If you're going to be multitasking with your laptop or desktop, it is best to boost RAM as high as you can afford. If you can, upgrade the random-access memory on your existing machine or choose the highest sensible option when buying a new computer. With more memory, you can have more tabs open while browsing, you can edit larger files, etc. 4GB is the minimum for Windows 10, but it will probably result in frustration eventually. Linux actually runs better with a small amount of RAM, alternatively. Also, don't forget to replace a spinning drive with an SSD.
John is about to retire to Portugal. What computer should he upgrade to before he leaves? Leo says he may not have to. Try replacing the spinning drive in the current computer with an SSD drive. Leo also says to boost RAM as high as he can afford. Both those moves will greatly increase the performance of his existing computer. These days new processors haven't increased in speed like the old days. The processing power has been largely incremental.
Jeff recently bought an M1 Mac and wants to know if he needs to get extra RAM for it. Leo says that Hagabis RAM is more like storage for the M1 Mac, and doesn't offer any performance benefit. It's not even RAM really. If one wants performance with storage, Leo recommends a Thunderbolt 3 hard drive, but that's pretty expensive.
Alex has been clocking his DD4 RAM to 3200 Mhz for gaming. But his games keep crashing after about 10 minutes due to memory failure. Leo says that your RAM is either overheating or is defective. Get a temperature monitor program. See how hot they are running. Alex is also saying that at 3000 Mhz, he gets no crashing at all. That leaves Leo to wonder if the power supply is getting flakey.
Richard is a photographer and is looking at a Dell XPS Special Edition laptop to replace his old machine. He is concerned with heat and throttling since it's an i9 machine. Leo says that many people think multiple core machines like the i9 will be faster. That is often not the case. In fact, multiple cores can slow a machine down if the software isn't designed to use them. But apps like Photoshop are designed to benefit from it. Just get as much RAM as you can afford, especially when using large images. The Dell XPS is a nice laptop though!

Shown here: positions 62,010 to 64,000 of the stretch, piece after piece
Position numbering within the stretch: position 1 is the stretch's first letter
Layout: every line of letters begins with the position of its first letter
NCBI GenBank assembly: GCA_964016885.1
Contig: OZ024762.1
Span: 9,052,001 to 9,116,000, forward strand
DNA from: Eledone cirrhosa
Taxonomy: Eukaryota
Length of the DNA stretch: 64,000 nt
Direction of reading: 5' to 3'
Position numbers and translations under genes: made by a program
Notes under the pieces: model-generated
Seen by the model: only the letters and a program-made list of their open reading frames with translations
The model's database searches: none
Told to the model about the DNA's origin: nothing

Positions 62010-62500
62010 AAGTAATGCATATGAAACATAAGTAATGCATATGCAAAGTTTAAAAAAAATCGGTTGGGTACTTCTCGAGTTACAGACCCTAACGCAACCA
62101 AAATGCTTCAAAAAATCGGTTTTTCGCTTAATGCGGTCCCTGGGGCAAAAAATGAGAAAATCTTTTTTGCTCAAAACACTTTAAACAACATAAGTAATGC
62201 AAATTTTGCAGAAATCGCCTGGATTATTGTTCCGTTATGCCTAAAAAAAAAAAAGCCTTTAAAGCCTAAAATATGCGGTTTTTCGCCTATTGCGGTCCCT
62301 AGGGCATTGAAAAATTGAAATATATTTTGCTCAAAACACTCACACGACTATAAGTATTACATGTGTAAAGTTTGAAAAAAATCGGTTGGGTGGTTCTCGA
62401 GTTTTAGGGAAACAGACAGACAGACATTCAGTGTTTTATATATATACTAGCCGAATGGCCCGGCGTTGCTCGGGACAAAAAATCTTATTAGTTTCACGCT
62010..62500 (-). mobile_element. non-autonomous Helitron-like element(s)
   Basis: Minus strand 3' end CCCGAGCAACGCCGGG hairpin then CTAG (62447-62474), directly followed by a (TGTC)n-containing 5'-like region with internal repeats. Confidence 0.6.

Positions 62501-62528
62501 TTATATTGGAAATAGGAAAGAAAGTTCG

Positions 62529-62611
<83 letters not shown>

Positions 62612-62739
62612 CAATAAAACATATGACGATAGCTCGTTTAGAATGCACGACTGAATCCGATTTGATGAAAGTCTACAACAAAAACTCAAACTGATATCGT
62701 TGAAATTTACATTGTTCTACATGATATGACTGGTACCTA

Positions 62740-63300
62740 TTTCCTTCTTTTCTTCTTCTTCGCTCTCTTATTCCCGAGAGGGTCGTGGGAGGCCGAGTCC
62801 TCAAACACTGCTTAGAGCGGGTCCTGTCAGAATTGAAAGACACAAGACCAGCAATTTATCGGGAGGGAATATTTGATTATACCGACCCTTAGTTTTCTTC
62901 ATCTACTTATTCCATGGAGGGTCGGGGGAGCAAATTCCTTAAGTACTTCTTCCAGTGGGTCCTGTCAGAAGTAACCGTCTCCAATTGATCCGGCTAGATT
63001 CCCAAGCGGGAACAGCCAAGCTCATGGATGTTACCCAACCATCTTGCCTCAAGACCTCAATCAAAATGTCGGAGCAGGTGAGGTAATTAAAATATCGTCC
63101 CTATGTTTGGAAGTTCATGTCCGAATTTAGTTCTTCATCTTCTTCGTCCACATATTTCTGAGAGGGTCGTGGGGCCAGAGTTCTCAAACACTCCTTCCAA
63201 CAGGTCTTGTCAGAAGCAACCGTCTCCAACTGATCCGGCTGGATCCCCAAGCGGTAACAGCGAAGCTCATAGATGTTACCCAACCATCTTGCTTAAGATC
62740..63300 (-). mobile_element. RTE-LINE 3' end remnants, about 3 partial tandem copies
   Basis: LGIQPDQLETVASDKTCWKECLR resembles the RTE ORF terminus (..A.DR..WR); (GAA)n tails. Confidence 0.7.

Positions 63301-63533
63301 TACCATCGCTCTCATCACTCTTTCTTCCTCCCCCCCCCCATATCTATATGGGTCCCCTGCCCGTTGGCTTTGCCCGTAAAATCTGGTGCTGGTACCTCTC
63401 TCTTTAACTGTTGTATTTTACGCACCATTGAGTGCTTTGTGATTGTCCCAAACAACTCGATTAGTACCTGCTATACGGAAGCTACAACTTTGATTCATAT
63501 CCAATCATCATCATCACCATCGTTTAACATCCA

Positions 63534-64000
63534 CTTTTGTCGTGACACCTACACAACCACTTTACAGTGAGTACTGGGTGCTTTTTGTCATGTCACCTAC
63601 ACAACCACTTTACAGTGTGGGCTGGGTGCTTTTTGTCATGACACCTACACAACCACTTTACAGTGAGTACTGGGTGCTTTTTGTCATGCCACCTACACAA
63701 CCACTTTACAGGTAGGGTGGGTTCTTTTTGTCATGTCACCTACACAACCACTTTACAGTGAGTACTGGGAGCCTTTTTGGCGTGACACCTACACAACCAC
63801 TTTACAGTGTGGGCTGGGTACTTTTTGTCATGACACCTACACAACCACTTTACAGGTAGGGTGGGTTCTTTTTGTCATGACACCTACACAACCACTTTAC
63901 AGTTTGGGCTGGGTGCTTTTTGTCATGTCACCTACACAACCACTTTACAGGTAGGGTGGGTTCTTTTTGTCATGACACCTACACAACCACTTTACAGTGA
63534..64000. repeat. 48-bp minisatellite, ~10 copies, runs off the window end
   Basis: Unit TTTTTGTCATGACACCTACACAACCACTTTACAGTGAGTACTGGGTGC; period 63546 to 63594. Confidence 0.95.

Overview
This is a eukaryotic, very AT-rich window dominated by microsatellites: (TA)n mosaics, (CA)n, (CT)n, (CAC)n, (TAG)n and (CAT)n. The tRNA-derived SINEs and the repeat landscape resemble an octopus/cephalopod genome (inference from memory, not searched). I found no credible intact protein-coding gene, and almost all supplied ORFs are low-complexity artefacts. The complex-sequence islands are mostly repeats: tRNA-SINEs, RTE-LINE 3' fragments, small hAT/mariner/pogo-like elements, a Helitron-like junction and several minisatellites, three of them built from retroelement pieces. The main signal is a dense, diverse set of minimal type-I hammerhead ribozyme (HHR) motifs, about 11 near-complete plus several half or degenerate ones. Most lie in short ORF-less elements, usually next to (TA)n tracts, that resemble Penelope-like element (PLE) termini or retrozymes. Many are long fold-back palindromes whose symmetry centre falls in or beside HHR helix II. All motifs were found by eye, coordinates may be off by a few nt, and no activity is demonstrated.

Ted is a photographer and he's looking for a good laptop to do his photo editing on. He's looking at the Asus Pro Duo, but it's pretty heavy at 5 lbs. Leo says that Asus makes a good laptop, but it may be better to use a better workflow and go with Adobe Creative Cloud and a lighter laptop. But the Asus Pro Duo is a good model. And it's heavier because it has a desktop-class video card. Leo also likes the Lenovo Thinkpad X1 Carbon, it has a gorgeous OLED screen, which is great for accurate color reproduction. Go for it. Max out the RAM though.
Ed wants to upgrade his desktop to make it run faster. He also wants to tune it up. Leo says it's a good idea. Give it a good cleaning/dusting, reseat the thermal paste, put an SSD drive in it and maybe add more RAM. Just a little tune-up and it'll work fine for years to come.
Dennis bought some new computer memory from Amazon. It proved to be defective. So he returned it and only got partial credit. Amazon says that he used store credit and as such, he didn't pay the full price. Shouldn't he get that credit back? Leo says absollutely. Sadly, that's Amazon's policy and you have to beware of it. But Dennis should also be wary about what you buy from Amazon because over half of it isn't from Amazon, even if fullfilled by Amazon. It could be defective because it's counterfeit.
John records music on his laptop, but his software is crashing a lot. When it crashes, it compiles error data for a long time. Can he turn that off? Leo says that John has a 64GB of RAM and that can take a long time. You should be able to turn off the memory dump in the system and security under "advanced." Hit the Windows Key and type startup and recovery. Windows+X select system, advanced, startup, and recovery, then you can turn off the memory dump. Select NONE. But Leo also says that if it's crashing, it could be that your drivers are corrupted.
Steve is getting a gaming computer for work because it's powerful enough to do 3D design for dental implants. What should he get? Leo says it largely depends on what the software supports in the way of minimum hardware. A quad-core i7 with 16GB of RAM and a dedicated GPU (GTX 650 or above) should be enough for Blue Sky Bio. A basic or mid-level gaming system would probably work. He doesn't need to break the bank and pack it with specs.